American Association for Cancer Research

Data from Identification of Enhanced Vaccine Mimotopes for the p15E Murine Cancer Antigen

Posted on 2024-04-02 - 14:20

Mimotopes of short CD8+ T-cell epitopes generally comprise one or more mutated residues, and can increase the immunogenicity and function of peptide cancer vaccines. We recently developed a two-step approach to generate enhanced mimotopes using positional peptide microlibraries and herein applied this strategy to the broadly used H-2Kb–restricted murine leukemia p15E tumor rejection epitope. The wild-type p15E epitope (sequence: KSPWFTTL) was poorly immunogenic in mice, even when combined with a potent peptide nanoparticle vaccine system and did not delay p15E-expressing MC38 tumor growth. Following positional microlibrary functional screening of over 150 mimotope candidates, two were identified, both with mutations at residue 3 (p15E-P3C; “3C,” and p15E-P3M; “3M”) that better induced p15E-specific CD8+ T cells and led to tumor rejection. Although 3M was more immunogenic, 3C effectively delayed tumor growth in a therapeutic setting relative to the wild-type p15E. As 3C had less H-2Kb affinity relative to both p15E and 3M, 15 additional mimotope candidates (all that incorporated the 3C mutation) were assessed that maintained or improved predicted MHC-I affinity. Valine substitution at position 2 (3C2V, sequence: KVCWFTTL) led to improved p15E-specific immunogenicity, tumor rejection, and subsequent long-term antitumor immunity. 3C, 3M, and 3C2V mimotopes were more effective than p15E in controlling MC38 and B16-F10 tumors. T-cell receptor (TCR) sequencing revealed unique TCR transcripts for mimotopes, but there were no major differences in clonality. These results provide new p15E mimotopes for further vaccine use and illustrate considerations for MHC-I affinity, immunogenicity, and functional efficacy in mimotope design.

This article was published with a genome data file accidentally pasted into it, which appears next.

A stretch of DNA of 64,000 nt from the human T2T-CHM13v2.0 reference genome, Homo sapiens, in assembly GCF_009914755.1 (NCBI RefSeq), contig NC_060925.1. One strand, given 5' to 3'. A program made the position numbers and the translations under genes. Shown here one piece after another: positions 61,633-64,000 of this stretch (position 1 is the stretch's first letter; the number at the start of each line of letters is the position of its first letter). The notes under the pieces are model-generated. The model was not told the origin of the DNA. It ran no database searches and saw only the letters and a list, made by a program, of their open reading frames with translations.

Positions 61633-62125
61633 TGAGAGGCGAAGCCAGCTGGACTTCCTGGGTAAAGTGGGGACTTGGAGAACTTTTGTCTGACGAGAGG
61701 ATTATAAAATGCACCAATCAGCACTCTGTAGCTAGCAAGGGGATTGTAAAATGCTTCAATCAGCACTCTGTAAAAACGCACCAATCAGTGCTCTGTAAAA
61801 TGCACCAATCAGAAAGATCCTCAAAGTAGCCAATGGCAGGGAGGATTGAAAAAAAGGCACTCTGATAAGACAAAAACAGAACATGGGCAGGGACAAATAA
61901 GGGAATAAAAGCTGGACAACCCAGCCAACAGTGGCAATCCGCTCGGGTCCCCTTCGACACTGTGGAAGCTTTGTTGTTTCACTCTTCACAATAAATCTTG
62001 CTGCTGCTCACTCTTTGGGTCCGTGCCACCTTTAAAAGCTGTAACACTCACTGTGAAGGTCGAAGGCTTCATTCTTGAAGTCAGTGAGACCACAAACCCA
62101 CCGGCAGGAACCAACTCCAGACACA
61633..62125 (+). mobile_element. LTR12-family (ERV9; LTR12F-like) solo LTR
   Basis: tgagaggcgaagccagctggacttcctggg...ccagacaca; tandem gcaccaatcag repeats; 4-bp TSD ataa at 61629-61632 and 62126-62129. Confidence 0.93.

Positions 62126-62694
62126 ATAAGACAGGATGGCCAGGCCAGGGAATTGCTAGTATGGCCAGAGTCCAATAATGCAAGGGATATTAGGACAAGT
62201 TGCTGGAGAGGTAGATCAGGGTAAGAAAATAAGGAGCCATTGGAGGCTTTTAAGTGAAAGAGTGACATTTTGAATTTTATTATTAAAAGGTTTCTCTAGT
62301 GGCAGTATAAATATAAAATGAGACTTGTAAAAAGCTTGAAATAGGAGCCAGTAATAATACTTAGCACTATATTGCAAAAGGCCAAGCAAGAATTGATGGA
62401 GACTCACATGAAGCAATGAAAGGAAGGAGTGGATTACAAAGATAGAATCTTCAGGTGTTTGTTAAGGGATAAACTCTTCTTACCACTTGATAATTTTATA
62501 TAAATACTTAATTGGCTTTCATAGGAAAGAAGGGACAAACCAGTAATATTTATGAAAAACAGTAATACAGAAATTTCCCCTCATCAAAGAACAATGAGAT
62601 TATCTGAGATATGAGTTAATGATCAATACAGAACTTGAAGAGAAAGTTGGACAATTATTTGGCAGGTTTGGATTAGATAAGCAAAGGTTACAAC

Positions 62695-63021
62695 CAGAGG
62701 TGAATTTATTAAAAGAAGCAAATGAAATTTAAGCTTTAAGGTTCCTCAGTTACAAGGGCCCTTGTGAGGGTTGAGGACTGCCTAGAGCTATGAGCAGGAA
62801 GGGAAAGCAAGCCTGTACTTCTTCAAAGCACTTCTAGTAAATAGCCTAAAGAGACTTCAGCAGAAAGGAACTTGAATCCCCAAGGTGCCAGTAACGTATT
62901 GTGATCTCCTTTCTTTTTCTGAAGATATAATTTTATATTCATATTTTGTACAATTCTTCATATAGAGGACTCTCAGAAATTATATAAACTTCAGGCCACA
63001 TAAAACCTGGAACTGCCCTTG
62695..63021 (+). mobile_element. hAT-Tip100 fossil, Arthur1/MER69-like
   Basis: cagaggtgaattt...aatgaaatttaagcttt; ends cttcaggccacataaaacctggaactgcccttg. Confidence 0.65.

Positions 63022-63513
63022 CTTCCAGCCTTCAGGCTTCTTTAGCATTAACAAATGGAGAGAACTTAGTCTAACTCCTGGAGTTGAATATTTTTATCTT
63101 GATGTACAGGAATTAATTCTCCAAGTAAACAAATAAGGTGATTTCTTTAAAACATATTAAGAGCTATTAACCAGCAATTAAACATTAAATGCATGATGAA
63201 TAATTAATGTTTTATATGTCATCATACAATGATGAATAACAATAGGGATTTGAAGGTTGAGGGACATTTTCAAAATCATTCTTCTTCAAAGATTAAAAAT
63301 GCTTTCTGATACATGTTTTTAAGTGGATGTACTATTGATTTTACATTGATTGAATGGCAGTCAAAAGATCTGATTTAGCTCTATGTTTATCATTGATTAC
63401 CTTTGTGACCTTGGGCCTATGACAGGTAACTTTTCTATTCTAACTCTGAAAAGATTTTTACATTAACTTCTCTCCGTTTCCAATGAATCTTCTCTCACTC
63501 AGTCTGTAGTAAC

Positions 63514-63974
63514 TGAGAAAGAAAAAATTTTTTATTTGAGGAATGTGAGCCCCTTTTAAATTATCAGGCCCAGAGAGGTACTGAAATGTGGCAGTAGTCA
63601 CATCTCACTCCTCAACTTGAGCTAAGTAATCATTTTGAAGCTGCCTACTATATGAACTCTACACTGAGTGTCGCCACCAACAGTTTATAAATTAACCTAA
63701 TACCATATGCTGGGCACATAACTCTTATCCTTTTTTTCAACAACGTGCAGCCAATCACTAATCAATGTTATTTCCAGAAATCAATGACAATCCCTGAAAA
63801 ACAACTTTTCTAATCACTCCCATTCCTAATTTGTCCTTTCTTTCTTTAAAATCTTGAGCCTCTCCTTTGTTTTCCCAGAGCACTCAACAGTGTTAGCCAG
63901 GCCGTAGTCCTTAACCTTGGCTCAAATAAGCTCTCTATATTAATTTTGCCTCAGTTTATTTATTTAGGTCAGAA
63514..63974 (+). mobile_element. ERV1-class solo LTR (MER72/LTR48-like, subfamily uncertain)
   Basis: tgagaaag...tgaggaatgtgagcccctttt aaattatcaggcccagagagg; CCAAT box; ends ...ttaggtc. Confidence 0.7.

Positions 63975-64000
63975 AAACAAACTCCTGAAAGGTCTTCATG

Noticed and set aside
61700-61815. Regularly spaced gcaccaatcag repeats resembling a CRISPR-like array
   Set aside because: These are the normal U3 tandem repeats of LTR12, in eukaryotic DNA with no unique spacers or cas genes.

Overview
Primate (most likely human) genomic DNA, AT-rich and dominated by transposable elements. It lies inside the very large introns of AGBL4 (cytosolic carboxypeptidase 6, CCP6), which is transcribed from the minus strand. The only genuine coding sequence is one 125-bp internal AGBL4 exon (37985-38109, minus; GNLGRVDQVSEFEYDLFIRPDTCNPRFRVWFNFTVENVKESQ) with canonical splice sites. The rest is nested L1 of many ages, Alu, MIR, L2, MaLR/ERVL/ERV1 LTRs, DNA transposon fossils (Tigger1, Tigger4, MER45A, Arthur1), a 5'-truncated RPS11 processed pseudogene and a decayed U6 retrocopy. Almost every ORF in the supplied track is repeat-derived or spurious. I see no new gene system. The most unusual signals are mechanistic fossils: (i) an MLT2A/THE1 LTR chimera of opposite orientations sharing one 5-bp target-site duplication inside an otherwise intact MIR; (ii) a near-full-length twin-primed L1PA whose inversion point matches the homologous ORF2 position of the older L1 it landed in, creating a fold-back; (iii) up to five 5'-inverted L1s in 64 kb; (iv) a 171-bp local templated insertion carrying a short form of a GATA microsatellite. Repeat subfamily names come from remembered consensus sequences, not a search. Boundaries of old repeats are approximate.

The MHC-I–restricted p15E tumor rejection epitope is expressed in multiple murine cancer lines and is used as a marker of antitumor cellular immunity, but has seen limited success as a vaccine immunogen. An in vivo screening approach based on a positional peptide microlibraries is used to identify enhanced p15E mimotopes bearing amino acid mutations that induce significantly improved functional immunogenicity relative to vaccination with the wild-type epitope.


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Cancer Research Communications


Shiqi Zhou
Yiting Song
Yuan Luo
Breandan Quinn
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